These are the issues. How else do you expect the leaders to mediate? And I’m not the only one. The President intervened and of course, they appointed our highly respected leader, Chief Bisi Akande, to mediate. At one time, the president asked our national leader, Tinubu, to also intervene.

So, if nothing happened, it is not because the president didn’t try or other leaders didn’t try. It was because of, maybe, the ambitions of the followers or the problems of management.

Oshiomhole is the national chairman of the party. He has been governor. So, he does not want to be governor. Obaseki has been the governor of Edo State and he does not want to be the national chairman of the party. So you see, there is nothing personal in the problems we have in Edo State. And the issues can only be resolved through communication. And in my little way, I was able to restore their communication lines. I’m not aware that it broke down after my intervention.

So, it is wrong for anybody to think that the leaders did not do anything simply because they did not hold public press conferences. What I am telling you now I have never said it publicly.

Do you still hold the view that losing Edo would be the worst-case scenario for your party given your earlier position that the PDP, which would have cashed in to stage a takeover bid, was also in crisis and lacked that capacity…

(Cuts in) I still say so; that PDP has its own internal problems. But that internal problem was even exacerbated by the exit of Pastor Ize-Iyamu. Ize-Iyamu has a very powerful following and when he left the PDP, a lot of people followed him to APC. So, APC stood in the position to really overrun Edo State.

But what happened now is that the governor has moved. There are 15 parties contesting the election. Whichever party he goes to, whether we like it or not, he will populate that party, not only with Obaseki and Philip Shaibu as two persons but they will leave with at least people who have been following them. And possibly, I dare predict, they will go with them the structure of government. They will be in a position to sit on all the resources coming to Edo State; they will be in a position to deny APC any resources in Edo State; they will be in a position to empower, with the resources of Edo State, any group they belong to. So, you see now that their presence outside APC will be a shot in the elbow to whatever group they go.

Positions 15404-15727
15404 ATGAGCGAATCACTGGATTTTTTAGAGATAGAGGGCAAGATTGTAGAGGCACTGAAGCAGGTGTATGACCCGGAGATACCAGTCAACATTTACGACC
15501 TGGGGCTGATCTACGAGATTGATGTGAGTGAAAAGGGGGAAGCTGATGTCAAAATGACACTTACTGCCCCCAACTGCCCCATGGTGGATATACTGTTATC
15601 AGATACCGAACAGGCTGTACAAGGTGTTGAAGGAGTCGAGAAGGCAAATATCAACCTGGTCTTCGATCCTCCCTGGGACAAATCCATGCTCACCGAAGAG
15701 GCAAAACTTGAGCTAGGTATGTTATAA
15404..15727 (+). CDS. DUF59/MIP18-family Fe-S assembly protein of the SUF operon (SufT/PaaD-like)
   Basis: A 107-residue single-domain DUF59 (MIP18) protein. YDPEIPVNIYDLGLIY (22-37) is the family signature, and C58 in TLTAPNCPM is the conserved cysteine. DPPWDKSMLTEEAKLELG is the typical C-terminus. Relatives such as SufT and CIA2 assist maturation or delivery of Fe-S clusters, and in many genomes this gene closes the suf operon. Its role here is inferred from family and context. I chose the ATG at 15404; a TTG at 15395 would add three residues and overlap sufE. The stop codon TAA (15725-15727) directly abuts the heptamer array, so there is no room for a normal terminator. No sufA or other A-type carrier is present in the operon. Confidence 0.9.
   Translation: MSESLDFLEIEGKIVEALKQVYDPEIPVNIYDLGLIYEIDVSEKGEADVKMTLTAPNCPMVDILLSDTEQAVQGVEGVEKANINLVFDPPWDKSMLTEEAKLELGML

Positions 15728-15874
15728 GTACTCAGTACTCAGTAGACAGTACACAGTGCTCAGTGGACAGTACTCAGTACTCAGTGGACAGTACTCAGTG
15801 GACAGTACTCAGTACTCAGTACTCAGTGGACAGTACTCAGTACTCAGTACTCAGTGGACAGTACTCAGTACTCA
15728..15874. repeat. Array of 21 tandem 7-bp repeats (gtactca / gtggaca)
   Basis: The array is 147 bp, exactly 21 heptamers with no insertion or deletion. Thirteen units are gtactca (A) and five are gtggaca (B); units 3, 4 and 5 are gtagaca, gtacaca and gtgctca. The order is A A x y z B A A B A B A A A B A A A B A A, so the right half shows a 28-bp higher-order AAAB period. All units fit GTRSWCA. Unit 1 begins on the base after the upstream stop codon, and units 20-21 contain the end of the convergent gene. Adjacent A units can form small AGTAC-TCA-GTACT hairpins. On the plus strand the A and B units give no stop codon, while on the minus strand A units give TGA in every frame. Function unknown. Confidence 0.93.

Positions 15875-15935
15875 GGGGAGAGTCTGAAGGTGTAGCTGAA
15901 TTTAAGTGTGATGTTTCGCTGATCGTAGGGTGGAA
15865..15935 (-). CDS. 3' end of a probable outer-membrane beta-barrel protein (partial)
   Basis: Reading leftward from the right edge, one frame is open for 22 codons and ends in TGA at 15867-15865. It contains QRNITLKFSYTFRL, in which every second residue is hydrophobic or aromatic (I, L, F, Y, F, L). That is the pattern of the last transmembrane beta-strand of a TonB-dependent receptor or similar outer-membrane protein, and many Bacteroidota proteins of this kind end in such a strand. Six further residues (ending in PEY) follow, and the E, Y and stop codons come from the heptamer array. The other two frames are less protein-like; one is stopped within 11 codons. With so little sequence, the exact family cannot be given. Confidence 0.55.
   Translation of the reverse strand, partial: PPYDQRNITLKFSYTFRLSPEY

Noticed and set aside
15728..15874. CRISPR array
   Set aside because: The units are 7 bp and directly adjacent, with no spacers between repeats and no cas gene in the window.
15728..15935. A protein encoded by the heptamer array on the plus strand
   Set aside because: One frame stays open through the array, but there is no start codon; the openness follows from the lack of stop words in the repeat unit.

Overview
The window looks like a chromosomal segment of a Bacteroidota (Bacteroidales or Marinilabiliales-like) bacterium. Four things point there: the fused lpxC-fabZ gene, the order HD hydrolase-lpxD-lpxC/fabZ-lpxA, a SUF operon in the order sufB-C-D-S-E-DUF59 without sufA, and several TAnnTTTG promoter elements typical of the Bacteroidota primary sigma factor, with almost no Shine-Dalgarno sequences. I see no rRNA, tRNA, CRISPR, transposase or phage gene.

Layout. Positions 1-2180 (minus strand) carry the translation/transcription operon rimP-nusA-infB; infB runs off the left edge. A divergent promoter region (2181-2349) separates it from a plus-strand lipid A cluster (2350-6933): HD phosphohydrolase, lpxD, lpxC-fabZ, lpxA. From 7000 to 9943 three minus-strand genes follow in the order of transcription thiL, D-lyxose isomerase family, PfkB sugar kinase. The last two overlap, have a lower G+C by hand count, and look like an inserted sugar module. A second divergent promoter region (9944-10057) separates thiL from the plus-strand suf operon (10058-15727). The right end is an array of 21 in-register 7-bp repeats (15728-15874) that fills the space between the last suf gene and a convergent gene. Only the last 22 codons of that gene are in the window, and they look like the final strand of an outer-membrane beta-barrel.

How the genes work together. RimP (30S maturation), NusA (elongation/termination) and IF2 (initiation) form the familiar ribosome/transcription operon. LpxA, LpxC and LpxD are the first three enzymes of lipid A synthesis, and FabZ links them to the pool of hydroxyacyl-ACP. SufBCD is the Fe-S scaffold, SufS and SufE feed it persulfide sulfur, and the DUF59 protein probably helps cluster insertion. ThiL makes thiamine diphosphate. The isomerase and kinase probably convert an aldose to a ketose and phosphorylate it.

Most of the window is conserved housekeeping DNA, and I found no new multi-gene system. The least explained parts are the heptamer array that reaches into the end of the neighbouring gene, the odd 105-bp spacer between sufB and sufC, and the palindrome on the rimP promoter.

If it is to the PDP as being speculated, then they will strengthen PDP to make up for the volumes of loss that Ize-Iyamu may have created through his departure. And added to the PDP then will be one more governorship seat in the South-south. It makes me worry as an APC leader that we may experience the most expensive gubernatorial election in the history of Nigeria. This is because the PDP governours in the South-south are the biggest earners from the Federation Account in the whole country and therefore, potentially the biggest spenders. And I know because that is the pattern, that they will not hesitate to flood Edo State with money. So, the Edo State election, if Obaseki is in PDP, may turn out to be the most monetised gubernatorial election Nigeria has ever experienced.